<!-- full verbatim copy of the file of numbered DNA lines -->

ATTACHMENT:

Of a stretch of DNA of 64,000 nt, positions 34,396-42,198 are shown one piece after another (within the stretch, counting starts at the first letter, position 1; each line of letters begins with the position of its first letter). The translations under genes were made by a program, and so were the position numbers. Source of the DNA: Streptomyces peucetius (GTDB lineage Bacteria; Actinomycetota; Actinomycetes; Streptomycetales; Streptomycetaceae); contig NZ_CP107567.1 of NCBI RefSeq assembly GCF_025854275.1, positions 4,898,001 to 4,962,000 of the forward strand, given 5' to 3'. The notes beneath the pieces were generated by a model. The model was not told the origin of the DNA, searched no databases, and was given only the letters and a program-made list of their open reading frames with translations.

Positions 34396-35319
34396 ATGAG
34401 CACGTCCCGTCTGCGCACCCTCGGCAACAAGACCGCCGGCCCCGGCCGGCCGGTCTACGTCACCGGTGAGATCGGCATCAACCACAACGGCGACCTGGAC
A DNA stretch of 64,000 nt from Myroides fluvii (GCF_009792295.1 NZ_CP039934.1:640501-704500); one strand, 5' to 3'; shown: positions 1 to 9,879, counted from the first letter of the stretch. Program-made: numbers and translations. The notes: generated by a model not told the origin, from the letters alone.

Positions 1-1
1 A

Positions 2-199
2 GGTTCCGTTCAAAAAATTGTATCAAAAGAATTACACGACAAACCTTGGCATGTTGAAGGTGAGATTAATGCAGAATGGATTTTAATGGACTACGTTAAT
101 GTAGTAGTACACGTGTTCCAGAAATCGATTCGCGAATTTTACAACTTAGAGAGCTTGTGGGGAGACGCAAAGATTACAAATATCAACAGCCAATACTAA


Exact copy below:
Of a stretch of DNA of 64,000 nt, positions 34,396-42,198 are shown one piece after another (within the stretch, counting starts at the first letter, position 1; each line of letters begins with the position of its first letter). The translations under genes were made by a program, and so were the position numbers. Source of the DNA: Streptomyces peucetius (GTDB lineage Bacteria; Actinomycetota; Actinomycetes; Streptomycetales; Streptomycetaceae); contig NZ_CP107567.1 of NCBI RefSeq assembly GCF_025854275.1, positions 4,898,001 to 4,962,000 of the forward strand, given 5' to 3'. The notes beneath the pieces were generated by a model. The model was not told the origin of the DNA, searched no databases, and was given only the letters and a program-made list of their open reading frames with translations.

Positions 34396-35319
34396 ATGAG
34401 CACGTCCCGTCTGCGCACCCTCGGCAACAAGACCGCCGGCCCCGGCCGGCCGGTCTACGTCACCGGTGAGATCGGCATCAACCACAACGGCGACCTGGAC
A DNA stretch of 64,000 nt from Myroides fluvii (GCF_009792295.1 NZ_CP039934.1:640501-704500); one strand, 5' to 3'; shown: positions 1 to 9,879, counted from the first letter of the stretch. Program-made: numbers and translations. The notes: generated by a model not told the origin, from the letters alone.

Positions 1-1
1 A

Positions 2-199
2 GGTTCCGTTCAAAAAATTGTATCAAAAGAATTACACGACAAACCTTGGCATGTTGAAGGTGAGATTAATGCAGAATGGATTTTAATGGACTACGTTAAT
101 GTAGTAGTACACGTGTTCCAGAAATCGATTCGCGAATTTTACAACTTAGAGAGCTTGTGGGGAGACGCAAAGATTACAAATATCAACAGCCAATACTAA